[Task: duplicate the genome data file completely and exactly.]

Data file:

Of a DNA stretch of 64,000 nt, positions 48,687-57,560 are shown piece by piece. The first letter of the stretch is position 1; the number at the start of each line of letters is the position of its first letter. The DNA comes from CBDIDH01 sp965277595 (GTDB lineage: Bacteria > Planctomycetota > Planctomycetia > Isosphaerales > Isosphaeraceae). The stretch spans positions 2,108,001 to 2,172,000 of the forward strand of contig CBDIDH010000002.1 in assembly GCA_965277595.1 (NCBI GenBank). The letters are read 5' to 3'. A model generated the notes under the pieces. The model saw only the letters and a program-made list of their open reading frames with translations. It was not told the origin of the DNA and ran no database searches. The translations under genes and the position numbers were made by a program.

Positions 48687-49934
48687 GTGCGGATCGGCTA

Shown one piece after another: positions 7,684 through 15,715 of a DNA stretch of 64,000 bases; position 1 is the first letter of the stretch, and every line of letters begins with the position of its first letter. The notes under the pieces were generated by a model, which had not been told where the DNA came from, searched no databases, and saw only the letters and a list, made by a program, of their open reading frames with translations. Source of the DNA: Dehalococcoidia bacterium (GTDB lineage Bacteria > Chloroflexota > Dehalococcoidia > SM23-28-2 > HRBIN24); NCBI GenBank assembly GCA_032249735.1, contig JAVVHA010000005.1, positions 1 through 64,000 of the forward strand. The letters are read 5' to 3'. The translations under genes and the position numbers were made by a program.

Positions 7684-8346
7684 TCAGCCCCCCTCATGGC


Of a DNA stretch of 64,000 nt, positions 48,687-57,560 are shown piece by piece. The first letter of the stretch is position 1; the number at the start of each line of letters is the position of its first letter. The DNA comes from CBDIDH01 sp965277595 (GTDB lineage: Bacteria > Planctomycetota > Planctomycetia > Isosphaerales > Isosphaeraceae). The stretch spans positions 2,108,001 to 2,172,000 of the forward strand of contig CBDIDH010000002.1 in assembly GCA_965277595.1 (NCBI GenBank). The letters are read 5' to 3'. A model generated the notes under the pieces. The model saw only the letters and a program-made list of their open reading frames with translations. It was not told the origin of the DNA and ran no database searches. The translations under genes and the position numbers were made by a program.

Positions 48687-49934
48687 GTGCGGATCGGCTA

Shown one piece after another: positions 7,684 through 15,715 of a DNA stretch of 64,000 bases; position 1 is the first letter of the stretch, and every line of letters begins with the position of its first letter. The notes under the pieces were generated by a model, which had not been told where the DNA came from, searched no databases, and saw only the letters and a list, made by a program, of their open reading frames with translations. Source of the DNA: Dehalococcoidia bacterium (GTDB lineage Bacteria > Chloroflexota > Dehalococcoidia > SM23-28-2 > HRBIN24); NCBI GenBank assembly GCA_032249735.1, contig JAVVHA010000005.1, positions 1 through 64,000 of the forward strand. The letters are read 5' to 3'. The translations under genes and the position numbers were made by a program.

Positions 7684-8346
7684 TCAGCCCCCCTCATGGC